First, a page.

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    Description

    CKE Restaurants (NYSE: CKR)
    CKE Restaurants (CKR) provides the opportunity to invest in a quality asset rich business with highly capable management at a point in time when the market is inappropriately focused on short-term issues yet the company, the Board, and key franchisees are buying into the long-term opportunity – literally. In the last year:
    • the company has bought back over 20% of its fully diluted share count at an average cost 20% above today’s price,
    • a key board member’s investment fund has purchased 1.6 million shares at an average price 25% above today’s current price,
    • the CEO (who owns over 3% of the company) recently purchased stock in the open market for the first time in years, and
    • key franchisees have paid over $50 million to buy in over 100 company-owned units, have agreed to over $20 million in remodeling investment for those units, and have also agreed to commit over $50 million in capital to open over 40 new units in the coming years (total capital commitment from franchisees of close to $120 million and the company is only halfway through its re-franchising efforts).

    In total, “insiders” have committed to the company or returned to shareholders $400 million at a point in time when the public markets have chopped almost 40% or $500 million+ off of the market capitalization of the company from June highs (admittedly, this high was attained at a point in time when the consumer was presumably a lot stronger, gas prices were significantly lower, and rumors of a Yum Brand bid for CKR in the high 20s and private equity offers for the company in the low 20s surfaced). As described in detail below, we believe at current levels, an investment in CKR represents very attractive risk/reward with approximately 10% downside and over 50% upside in the next year.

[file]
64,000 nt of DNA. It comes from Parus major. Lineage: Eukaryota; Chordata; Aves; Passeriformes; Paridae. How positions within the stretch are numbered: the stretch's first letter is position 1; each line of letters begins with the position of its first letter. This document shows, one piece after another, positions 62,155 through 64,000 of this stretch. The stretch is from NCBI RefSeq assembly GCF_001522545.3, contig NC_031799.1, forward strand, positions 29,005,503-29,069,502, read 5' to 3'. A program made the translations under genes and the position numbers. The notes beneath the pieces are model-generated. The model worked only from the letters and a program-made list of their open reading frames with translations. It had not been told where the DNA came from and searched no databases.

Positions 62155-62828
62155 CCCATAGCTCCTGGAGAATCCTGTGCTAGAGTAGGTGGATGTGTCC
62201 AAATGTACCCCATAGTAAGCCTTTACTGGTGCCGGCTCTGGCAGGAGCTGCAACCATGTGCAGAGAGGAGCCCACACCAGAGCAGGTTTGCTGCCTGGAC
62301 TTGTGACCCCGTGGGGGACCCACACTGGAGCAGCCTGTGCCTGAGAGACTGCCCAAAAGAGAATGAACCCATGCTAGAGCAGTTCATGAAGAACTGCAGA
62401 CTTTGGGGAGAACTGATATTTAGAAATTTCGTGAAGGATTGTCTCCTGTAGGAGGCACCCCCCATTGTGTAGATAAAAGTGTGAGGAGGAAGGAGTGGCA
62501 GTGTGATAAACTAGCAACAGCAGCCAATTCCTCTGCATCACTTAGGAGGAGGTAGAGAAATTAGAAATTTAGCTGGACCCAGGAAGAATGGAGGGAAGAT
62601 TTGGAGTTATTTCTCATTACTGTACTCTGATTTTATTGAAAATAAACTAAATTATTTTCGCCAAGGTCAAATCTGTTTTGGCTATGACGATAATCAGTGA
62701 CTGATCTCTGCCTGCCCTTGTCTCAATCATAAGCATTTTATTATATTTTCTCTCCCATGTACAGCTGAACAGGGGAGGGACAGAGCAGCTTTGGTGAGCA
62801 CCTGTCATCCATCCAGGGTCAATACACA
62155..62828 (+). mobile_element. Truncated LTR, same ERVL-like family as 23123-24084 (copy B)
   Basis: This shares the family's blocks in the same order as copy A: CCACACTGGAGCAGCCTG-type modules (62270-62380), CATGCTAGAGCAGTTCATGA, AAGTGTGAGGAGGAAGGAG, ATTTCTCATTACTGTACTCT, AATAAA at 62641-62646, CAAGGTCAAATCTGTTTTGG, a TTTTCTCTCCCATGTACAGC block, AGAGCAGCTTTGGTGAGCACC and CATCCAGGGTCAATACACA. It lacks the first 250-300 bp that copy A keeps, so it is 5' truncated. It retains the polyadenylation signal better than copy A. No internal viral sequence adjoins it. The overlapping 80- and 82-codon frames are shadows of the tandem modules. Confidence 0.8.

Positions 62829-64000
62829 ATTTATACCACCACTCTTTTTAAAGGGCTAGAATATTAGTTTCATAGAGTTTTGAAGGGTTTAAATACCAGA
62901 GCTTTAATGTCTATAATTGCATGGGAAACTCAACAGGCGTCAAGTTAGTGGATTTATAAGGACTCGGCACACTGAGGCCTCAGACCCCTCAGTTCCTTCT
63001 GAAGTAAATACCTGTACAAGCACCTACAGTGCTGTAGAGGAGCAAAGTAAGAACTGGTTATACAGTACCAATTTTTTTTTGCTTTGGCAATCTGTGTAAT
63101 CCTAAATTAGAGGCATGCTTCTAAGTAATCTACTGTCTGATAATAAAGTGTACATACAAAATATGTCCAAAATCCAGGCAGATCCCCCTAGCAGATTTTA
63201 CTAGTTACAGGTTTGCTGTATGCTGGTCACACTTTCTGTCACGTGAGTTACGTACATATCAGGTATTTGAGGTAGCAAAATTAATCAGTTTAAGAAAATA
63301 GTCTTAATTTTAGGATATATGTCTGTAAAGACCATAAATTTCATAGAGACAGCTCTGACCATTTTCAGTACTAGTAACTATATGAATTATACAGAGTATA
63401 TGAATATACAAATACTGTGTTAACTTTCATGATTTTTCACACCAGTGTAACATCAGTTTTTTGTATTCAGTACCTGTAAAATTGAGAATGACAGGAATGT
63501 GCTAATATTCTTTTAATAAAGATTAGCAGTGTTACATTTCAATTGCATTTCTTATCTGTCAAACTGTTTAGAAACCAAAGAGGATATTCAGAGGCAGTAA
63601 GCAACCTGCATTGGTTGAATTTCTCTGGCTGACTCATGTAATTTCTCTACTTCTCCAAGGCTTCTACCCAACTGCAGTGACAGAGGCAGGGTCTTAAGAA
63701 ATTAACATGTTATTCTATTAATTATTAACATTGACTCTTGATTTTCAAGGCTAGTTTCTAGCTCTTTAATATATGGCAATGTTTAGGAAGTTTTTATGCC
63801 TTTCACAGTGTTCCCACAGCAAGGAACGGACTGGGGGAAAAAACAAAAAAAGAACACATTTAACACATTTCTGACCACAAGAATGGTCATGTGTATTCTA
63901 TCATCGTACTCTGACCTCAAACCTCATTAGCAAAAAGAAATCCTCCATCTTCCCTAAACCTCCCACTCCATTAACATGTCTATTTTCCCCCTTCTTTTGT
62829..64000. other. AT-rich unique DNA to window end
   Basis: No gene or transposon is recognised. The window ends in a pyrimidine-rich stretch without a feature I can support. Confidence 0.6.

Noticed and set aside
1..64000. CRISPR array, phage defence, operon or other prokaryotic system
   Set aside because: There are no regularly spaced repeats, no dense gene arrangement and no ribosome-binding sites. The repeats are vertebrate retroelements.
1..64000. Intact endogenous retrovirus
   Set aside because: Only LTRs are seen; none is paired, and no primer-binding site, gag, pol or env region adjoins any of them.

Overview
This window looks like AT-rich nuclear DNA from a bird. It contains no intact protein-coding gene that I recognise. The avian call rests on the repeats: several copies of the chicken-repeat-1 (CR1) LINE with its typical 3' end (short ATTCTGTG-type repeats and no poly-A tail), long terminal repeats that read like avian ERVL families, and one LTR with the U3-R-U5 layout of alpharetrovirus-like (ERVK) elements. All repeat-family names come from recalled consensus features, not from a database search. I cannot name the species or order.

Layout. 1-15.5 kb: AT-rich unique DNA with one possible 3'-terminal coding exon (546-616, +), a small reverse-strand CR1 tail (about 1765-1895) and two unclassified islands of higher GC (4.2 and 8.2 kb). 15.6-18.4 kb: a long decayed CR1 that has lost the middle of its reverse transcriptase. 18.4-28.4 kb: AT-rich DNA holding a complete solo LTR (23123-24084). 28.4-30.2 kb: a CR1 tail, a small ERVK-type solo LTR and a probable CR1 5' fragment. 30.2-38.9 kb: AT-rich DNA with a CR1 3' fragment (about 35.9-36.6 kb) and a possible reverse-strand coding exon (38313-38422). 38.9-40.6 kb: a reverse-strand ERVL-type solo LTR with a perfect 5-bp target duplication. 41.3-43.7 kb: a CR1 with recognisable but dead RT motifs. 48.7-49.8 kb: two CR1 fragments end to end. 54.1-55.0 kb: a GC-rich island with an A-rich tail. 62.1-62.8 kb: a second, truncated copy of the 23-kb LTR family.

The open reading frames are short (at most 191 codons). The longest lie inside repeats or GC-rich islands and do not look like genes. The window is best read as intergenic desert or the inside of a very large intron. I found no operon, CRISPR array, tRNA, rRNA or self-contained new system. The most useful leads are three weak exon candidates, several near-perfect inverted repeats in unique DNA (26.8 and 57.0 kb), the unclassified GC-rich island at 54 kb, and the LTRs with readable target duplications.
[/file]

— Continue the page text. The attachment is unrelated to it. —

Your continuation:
[See earlier CKR VIC posts for a more detailed discussion of the history of the company and CKE’s acquisition of Hardee’s]. CKE Restaurants owns, operates and franchises quick service restaurants under the Carl’s Jr. and Hardee’s brand names. CKR is best known for its Carl’s Jr. restaurants located in the Western US with a concentration in California. Carl’s has distinguished itself through its focus on quality, service and cleanliness and a menu geared toward young hungry men. It’s “$6 service” mantra encompasses this focus and has moved the company away from pure quick service competition on price to more of a fast casual dining experience. CKR has taken the Carl’s strategy to Hardee’s and over the past several years has successfully turned around a brand that was left for dead years ago, augmenting Hardee’s dominant breakfast menu with the traditional Carl’s Thickburger lunch and dinner offerings. We estimate that while the improving Hardee’s represents 60% of the current store base, it currently generates less than 30% of total company operating income.